These line graphs with error bars show the yield response to sowing time predictions (BLUPs) for a subset of six genotypes for Wagga Wagga in 2017 and 2018 and Marrar in 2019. Vertical error bars denote the 95% confidence interval. Figure 4. Yield response to sowing time predictions (BLUPs) for a subset of six genotypes for Wagga Wagga in 2017 and 2018 and Marrar in 2019. Vertical error bars denote the 95% confidence interval.
(All the varieties mentioned in the figure above are varieties protected under the Plant Breeders Rights Act 1994.)

Comparing wheat and barley - watch this space...

Compared to wheat, barley is considered to be more widely adapted, have superior frost tolerance and offer higher yield potential across environments in southern Australia. A comparative analysis of the best performing barley and wheat genotypes (defined as the highest yielding treatment) where experiments were co-located across production environments at eight sites in NSW from 2015-2020 is presented in Figure 5. The OFP where yield was maximised for barley was found to be 10-14 days earlier than for wheat, and barley maintained a yield advantage over wheat at yield levels ranging from 1.5-9.6 t/ha. Our understanding of the specific interactions between phenology and environment in barley and the differences in yield physiology between the cereals species is limited. In 2020, a new project was initiated to quantify the flowering time, yield and quality responses of barley, relative to wheat across a range of sowing times. Preliminary data from 2020 will be presented at the updates.

This scatter graph with line of best fit shows the relationship between the best performing wheat and barley genotypes (sown at optimal time for each environment from mid-April to late-May) at nine sites in NSW from 2015-20. Dotted line indicates 1:1 relationship.

Figure 5. The relationship between the best performing wheat and barley genotypes (sown at optimal time for each environment from mid-April to late-May) at nine sites in NSW from 2015-20. Dotted line indicates 1:1 relationship.

References

Harris, F, Xing, H, Brooke, G, Aisthorpe, D, Matthews, P, Graham, R (2020) Yield stability across sowing dates: how to pick a winner in variable seasons? Proceedings of the  GRDC Grains Research Updates, presented at Wagga Wagga, Corowa, Dubbo, Nyngan, Goondiwindi, Barellan and Lake Cargelligo.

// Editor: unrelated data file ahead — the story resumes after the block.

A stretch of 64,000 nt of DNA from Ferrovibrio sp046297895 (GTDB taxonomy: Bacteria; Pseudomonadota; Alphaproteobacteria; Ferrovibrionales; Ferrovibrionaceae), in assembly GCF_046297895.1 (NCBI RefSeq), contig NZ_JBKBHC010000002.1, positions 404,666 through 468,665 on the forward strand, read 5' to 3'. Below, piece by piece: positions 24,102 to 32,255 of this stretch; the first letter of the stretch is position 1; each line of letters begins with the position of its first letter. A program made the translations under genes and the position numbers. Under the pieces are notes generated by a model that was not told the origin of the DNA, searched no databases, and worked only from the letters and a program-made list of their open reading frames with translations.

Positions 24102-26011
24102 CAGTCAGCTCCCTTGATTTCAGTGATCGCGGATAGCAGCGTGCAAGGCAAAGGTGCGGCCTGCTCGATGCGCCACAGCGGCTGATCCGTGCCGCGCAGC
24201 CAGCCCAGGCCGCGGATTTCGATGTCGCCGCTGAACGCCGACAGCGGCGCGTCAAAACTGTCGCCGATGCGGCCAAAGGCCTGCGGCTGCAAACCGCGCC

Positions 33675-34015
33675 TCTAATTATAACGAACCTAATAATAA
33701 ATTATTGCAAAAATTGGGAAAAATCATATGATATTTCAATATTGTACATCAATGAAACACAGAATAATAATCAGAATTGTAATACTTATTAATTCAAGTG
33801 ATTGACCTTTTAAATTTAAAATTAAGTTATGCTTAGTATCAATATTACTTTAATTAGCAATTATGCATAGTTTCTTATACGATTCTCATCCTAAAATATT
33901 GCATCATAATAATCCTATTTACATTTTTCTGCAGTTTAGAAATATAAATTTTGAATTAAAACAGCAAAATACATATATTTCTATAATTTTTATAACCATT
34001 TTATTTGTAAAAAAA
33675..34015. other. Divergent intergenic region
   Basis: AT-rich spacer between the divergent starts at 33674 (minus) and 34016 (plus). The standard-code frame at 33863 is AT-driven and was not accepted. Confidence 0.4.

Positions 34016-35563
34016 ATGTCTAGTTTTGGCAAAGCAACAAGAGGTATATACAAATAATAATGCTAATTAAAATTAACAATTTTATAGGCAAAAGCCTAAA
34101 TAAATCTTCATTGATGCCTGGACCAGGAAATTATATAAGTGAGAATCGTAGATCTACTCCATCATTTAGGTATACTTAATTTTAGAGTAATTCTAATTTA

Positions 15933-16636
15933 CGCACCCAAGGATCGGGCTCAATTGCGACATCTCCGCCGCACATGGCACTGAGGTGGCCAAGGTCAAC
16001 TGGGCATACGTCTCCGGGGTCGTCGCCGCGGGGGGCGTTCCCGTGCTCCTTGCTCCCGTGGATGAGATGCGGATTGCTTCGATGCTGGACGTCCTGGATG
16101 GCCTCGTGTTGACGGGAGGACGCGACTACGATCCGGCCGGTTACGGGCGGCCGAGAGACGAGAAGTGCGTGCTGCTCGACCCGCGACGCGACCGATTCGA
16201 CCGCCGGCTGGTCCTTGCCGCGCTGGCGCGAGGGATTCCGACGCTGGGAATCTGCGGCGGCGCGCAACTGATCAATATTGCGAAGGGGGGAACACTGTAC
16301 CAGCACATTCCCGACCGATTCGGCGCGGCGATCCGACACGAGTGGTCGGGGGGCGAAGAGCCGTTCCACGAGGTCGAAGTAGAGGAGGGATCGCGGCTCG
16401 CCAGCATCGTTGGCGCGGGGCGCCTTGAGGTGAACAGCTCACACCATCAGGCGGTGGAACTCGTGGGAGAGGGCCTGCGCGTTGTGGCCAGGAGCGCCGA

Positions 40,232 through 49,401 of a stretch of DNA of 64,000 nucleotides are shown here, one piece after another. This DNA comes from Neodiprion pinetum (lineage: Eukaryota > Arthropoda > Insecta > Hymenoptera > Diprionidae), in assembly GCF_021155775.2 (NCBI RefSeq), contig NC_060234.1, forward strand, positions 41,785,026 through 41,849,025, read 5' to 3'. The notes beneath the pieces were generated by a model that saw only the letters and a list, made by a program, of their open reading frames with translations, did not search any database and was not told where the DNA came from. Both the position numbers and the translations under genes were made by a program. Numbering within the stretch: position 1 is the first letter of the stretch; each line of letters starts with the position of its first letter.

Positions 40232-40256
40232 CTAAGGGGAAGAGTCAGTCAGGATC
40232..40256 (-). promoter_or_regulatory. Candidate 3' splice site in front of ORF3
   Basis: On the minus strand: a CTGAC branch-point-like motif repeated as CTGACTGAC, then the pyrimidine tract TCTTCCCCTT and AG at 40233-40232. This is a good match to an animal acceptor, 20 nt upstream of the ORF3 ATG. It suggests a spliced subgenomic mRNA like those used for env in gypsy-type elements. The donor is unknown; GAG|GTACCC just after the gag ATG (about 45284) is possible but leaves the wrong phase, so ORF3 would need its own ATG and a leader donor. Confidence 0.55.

Harris, F, Graham, R, Burch, D, Brooke, G, Matthews, P, Xing, H (2019) Hot vs Cold: balancing the risks associated with abiotic stresses in wheat. Proceedings  of the GRDC Grains Research Updates, presented at Dubbo and Spring Plains, 2019.

Useful resources

https://grdc.com.au/ten-tips-for-early-sown-wheat

Acknowledgements

Sincere thank you for the technical assistance of Mary Matthews, Jessica Simpson, Ian Menz, Jordan Bathgate and Dean Turner at the Harefield, Dirnaseer and Wallendbeen sites; Braden Donnelly and Daryl Reardon at the Condobolin site and Michael Dal Santo, Jim Perfrement, Jan Hosking and Bruce Haig at the and Narrabri sites in 2020. Thank you also to the Moloney, Hazlett and Ingold families for their support and co-operation in hosting field experiments in 2020.

This research was a co-investment by GRDC and NSW DPI under the Grains Agronomy and Pathology Partnership (GAPP) project in collaboration with Department of Agriculture and Fisheries, Queensland. We would specifically like to acknowledge the collaboration with Darren Aisthorpe, Ellie McCosker and Jane Auer (Department of Agriculture and Fisheries, Emerald), David Lawrence and John Lehane (Department of Agriculture and Fisheries, Toowoomba).

We also acknowledge the input and contribution of James Hunt (La Trobe University) and Kenton Porker (SARDI) throughout the ‘Optimising grain yield potential of winter cereals in the Northern Grains Region’ project and research collaboration in the GRDC project ULA9175069 ‘Development of Crop Management Packages for Early Sown, Slow Developing Wheats in the Southern Region.

Contact details

Felicity Harris
NSW Department of Primary Industries, Wagga Wagga
Ph: 0458 243 350
Email: felicity.harris@dpi.nsw.gov.au
@NSWDPI_Agronomy @FelicityHarris6

Rick Graham
NSW Department of Primary Industries, Tamworth
Ph: 0428 264 971
Email: rick.graham@dpi.nsw.gov.au
@NSWDPI_Agronomy @RickGraham15

Varieties displaying this symbol beside them are protected under the Plant Breeders Rights Act 1994.

GRDC Project code: DAN00213